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Earlier this month, the Penguins commemorated the 25th anniversary of their back-to-back Stanley Cups, and most of the players from those teams were on hand in Pittsburgh to celebrate. Not Jaromir Jagr. He had a game that night.

Jagr is old, is what I’m saying. He’s 44, and he’s played in 1,663 games, and his longevity should absolutely not be seen as the cause of the milestone he set last night. In fact, it’s the other way around: They don’t let you play until you’re 44 if you can’t keep scoring. And now, only one man in NHL history has scored more than Jaromir Jagr.

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Jagr passed Mark Messier for second place on the NHL’s all-time scoring list, picking up a fluke assist—the 1,888th point of his career—when a shot bounced off his notoriously formidable butt, and Aleksander Barkov put back the rebound.

Officials had to review the goal, but Jagr let everyone in the building know the assist was his. He immediately gestured to his rump, and as he sat on the bench waiting for the ruling he thumped his chest and gave the home crowd a thumbs up.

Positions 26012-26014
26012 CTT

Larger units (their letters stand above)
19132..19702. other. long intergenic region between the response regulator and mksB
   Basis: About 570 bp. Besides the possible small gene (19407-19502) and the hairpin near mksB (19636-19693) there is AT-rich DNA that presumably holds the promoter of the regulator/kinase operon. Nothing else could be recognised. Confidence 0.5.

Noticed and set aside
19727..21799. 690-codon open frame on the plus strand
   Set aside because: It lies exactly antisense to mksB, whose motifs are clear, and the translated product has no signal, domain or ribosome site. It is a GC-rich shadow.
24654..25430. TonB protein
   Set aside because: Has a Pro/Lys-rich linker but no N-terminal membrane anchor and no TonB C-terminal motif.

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And when it was official, play was stopped for a ceremony and on-ice interview, in which Jagr put it as plainly as he could.

He is not going to catch Wayne Gretzky’s 2,857 career points—I feel pretty safe in saying that no one ever will—but it may be a long time before anyone catches Jaromir Jagr. Joe Thornton is second on the active list with 1,363 points, but he’s 37 years old. You have to go all the way down to Alex Ovechkin (989) and Sidney Crosby (975) to find anyone with even a mathematical possibility of skating down Jagr, and all they’d have to do is replicate their already-unbelievable numbers until they’re 40.

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The Panthers fell to the Bruins last night 3-1, and the loss kind of put a damper on things.

“I was dreaming about something else,” Jagr said. “I thought I was going to score beautiful goal, beautiful assist, and we’re going to win the hockey game. Obviously, it didn’t go the way I wanted it to go, but the best thing is just to put it behind us and the whole team should concentrate on winning the games. We didn’t play very well today.”

Bummer for the Panthers and their fans, sure, but I don’t care about any of them. It’s just a pleasure for the rest of us to get to watch Jagr still do his thing. I literally cannot remember an NHL without Jaromir Jagr in it, and—this might be even more telling—I can’t really conceive of one without him.